Posts Tagged ‘arepas’

My Heart is STILL in Colombia!

November 24, 2012

It’s true.  We have been home from Cali, Colombia for 23 months with our little Colombian princess.  The adoption journey has had bumps and twists that we didn’t expect, but it has been so wonderful and rewarding.

Tomorrow is GOTCHA DAY number two!

TWO YEARS!!!  Hard to believe it has gone by so fast.  Sometimes our month in Colombia seems like forever ago… and sometimes it seems like last week.  I miss the lush greenness of Cali, the vast array of mystery fruits that were scrumptiously yummy, the glimpses of the Andes when the fog lifted, the bamboo forest we drove by to our villa, the coconut ice cream bars, the afternoon rain showers, the neighborhood boys who would come and ask,  “Is Austin Rick’s son?”, the sweet smell of the flowers, arepas filled white cheese, the stickiness of the night air and the pee-po pee-po LOUD evening serenade of the coqui frogs.

People often ask “Why Colombia?”  Quite a few factors lead us to the beautiful and tropical South American country.

1.) My husband, Rick, went to Valledupar, Colombia for a summer to build a church when he was 17-years-old.  He grew to love the warm-hearted people and the countryside teeming with unknown vegetation, never imagining that he would return to meet his daughter twenty-something years later.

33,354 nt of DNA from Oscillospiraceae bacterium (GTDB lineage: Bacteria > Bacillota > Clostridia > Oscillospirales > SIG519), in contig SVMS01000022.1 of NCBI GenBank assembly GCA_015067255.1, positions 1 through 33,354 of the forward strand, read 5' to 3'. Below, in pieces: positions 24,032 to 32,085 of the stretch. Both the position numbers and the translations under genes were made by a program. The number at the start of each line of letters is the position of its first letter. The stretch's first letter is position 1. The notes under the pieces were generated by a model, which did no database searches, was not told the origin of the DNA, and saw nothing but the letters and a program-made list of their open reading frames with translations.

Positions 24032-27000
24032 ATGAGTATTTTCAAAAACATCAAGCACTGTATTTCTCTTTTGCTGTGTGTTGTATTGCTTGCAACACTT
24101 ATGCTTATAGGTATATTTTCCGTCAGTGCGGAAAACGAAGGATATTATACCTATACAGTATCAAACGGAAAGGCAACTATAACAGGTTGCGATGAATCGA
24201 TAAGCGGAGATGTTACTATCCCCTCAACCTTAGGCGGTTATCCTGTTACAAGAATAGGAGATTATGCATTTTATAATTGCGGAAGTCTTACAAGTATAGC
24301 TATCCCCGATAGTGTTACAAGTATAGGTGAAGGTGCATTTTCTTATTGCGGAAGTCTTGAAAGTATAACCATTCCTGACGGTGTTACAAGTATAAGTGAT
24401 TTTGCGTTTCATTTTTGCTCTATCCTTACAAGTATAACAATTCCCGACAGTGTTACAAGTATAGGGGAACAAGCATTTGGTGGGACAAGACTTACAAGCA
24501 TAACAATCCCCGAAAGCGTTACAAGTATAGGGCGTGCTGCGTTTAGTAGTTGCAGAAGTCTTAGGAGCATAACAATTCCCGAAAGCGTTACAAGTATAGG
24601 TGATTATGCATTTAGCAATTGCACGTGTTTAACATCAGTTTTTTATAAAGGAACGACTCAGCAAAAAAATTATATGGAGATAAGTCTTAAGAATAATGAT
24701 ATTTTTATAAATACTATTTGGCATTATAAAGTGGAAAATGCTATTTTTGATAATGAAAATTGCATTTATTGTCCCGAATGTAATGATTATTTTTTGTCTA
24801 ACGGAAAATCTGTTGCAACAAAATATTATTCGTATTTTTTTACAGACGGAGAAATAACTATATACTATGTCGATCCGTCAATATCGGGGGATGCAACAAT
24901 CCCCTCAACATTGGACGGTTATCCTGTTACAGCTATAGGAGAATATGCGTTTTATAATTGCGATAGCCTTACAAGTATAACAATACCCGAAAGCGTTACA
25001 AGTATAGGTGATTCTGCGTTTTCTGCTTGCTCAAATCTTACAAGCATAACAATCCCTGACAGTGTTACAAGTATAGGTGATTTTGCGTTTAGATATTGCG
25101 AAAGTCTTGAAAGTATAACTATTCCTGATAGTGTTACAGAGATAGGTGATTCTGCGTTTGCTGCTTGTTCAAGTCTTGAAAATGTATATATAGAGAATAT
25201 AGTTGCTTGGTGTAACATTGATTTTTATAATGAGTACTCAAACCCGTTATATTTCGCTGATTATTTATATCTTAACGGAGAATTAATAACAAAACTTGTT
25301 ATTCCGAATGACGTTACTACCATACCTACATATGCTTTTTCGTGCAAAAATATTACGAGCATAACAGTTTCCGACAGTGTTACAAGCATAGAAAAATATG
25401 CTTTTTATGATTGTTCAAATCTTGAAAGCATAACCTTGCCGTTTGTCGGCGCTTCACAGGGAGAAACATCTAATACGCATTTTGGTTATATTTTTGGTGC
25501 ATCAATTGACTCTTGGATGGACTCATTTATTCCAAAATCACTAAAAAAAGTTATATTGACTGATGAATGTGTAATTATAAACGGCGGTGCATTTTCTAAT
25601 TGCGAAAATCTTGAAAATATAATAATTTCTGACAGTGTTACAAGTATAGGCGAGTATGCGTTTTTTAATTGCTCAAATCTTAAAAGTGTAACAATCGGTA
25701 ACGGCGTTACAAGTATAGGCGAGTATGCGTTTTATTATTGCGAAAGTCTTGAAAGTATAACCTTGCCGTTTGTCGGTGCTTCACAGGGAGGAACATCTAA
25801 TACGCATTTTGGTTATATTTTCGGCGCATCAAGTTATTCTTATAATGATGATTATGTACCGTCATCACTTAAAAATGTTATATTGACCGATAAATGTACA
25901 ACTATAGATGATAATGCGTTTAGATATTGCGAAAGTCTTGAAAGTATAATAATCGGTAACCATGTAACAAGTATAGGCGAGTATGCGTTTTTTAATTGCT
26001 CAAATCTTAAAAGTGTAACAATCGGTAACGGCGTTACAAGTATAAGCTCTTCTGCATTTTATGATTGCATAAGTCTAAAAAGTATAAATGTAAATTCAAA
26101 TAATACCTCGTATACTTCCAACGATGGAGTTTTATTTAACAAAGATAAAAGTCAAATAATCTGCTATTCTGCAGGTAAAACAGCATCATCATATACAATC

2.) We have three bio kids who do not look like Rick AT ALL.  Ok, one does a little, but I was expecting little chubby, black-haired Indian babies when I married a Cree Indian.  Didn’t happen.  The Irish and Finnish genes dominated and we got two blonde-haired, blue-eyed kids and another slightly darker. So, when we had chosen an adoption agency, I looked through the pages for the countries they worked in….   I held up the two pages and announced to Rick, “El Salvador and Colombia are where the kids look like you.”  “Colombia,” he replied.  And it was a done deal.

3.) Not that I was anywhere near proficient, but I thoroughly enjoyed taking Spanish… back in the day.  Larisa also had Spanish courses and was mastering her second language quite nicely.  So a country in South America seemed familiar… somehow.  (Not distant in my mind, like, say, Kazakhstan… or China.) I related to Ellie from the movie UP…. her dream was to visit South America.  She tore pictures right out of a library book of the fascinating country.